Juan Carlos Arevalo-Baeza
Tue, 13 Nov 2001 12:32:26 -0800

On Tue, 13 Nov 2001 13:09:17 +0000, Jorge Adriano wrote:

>Yeap, that's exactly what I thought (I think - what exactly is a=
>don't know if this question is off topic in here or not, anyway=
 some pointers
>to some definition on the web will do :)

   :) I'll try to tackle this one. I have always had trouble=
 understanding this concept, and I haven't been able to find a=
 good definition or description on the web. It's always assumed=
 you know what's being talked about, for some reason.

   A closure is a function and the context in which it runs. It's=
 used mainly in those languages where functions can be passed=
 around as values. Another way to see it, the C/C++ way, is that=
 a closure is a function together with some contextual data=
 attached to it.

   I guess the best way to describe it is by using an example in=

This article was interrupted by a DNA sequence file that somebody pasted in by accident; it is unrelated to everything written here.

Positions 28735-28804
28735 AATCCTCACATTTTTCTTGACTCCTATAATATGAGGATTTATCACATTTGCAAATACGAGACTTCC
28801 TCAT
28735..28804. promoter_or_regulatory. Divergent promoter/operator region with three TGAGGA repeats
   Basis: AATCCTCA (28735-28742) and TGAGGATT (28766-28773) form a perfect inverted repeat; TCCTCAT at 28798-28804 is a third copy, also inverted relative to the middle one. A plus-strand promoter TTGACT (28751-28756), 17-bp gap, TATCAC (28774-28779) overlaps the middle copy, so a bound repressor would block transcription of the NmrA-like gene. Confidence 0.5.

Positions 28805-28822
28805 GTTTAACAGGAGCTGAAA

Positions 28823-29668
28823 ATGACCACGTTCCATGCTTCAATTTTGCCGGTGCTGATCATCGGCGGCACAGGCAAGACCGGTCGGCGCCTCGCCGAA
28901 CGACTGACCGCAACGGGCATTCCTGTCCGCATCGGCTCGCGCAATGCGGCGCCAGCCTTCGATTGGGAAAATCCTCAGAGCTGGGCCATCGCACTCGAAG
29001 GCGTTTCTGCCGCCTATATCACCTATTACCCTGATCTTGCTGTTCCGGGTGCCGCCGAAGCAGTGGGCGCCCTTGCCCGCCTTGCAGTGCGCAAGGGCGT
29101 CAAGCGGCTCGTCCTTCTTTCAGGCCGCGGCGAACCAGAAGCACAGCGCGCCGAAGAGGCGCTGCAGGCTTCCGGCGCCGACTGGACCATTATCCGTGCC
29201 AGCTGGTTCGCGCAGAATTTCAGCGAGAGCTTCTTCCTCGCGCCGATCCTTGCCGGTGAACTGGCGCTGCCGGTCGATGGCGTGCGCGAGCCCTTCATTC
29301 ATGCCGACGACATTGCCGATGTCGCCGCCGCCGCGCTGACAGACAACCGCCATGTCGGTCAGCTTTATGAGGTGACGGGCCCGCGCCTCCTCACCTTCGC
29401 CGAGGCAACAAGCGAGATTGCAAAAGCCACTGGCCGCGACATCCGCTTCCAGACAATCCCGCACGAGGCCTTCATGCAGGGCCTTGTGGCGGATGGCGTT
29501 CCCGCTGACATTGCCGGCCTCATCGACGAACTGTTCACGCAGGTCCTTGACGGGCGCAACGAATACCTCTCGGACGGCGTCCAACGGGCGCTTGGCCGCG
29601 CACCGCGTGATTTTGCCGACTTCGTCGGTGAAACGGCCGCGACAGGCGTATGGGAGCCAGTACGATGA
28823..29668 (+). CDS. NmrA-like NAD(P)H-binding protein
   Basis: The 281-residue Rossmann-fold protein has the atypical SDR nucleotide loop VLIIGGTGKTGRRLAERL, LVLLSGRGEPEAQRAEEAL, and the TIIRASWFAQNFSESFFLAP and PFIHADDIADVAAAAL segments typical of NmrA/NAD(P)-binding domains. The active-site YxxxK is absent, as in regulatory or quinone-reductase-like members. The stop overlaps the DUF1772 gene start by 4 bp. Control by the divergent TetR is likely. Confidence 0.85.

function MakeIncrementer (increment: int) : (function(int): int)
  function Incrementer(num: int) : int
    return num + increment;
  return Incrementer;

   Ok. MakeIncrementer returns a function that maps ints to ints,=
 by adding an arbitrary value passed in to MakeIncrementer by its=
 caller. You can use it to make functions that increment numbers=
 by any amount you wish.

   Evidently, MakeIncrementer can return an infinite amount of=
 different functions. This is made possible by returning a=
 context together with that function. For example, you could=
 manually implement this in C++ in this manner (returning a=
 function object):

struct IncrementerFuncObj {
  int increment;
  int operator()(int num) const { return num + increment; }

IncrementerFuncObj MakeIncrementer(int increment)
  IncrementerFuncObj result;
  result.increment =3D increment;
  return result;

   And then use it as such:

IncrementerFuncObj incrementer =3D MakeIncrementer(3);
int five =3D incrementer(2);

   You can see it also as something similar to function pointers=
 in C and C++, only a bit extended with a context that can be=
 implemented as an object (like above) or an extra pointer that=
 must be passed around.

   If I got anything wrong, or if I missed anything, I'd like to=
 hear about it :)

>I for one, would rather have 'reply' directing our messages to=
 the mailing
>list. My apologies to John Hughes for the personal reply.

   Same here.

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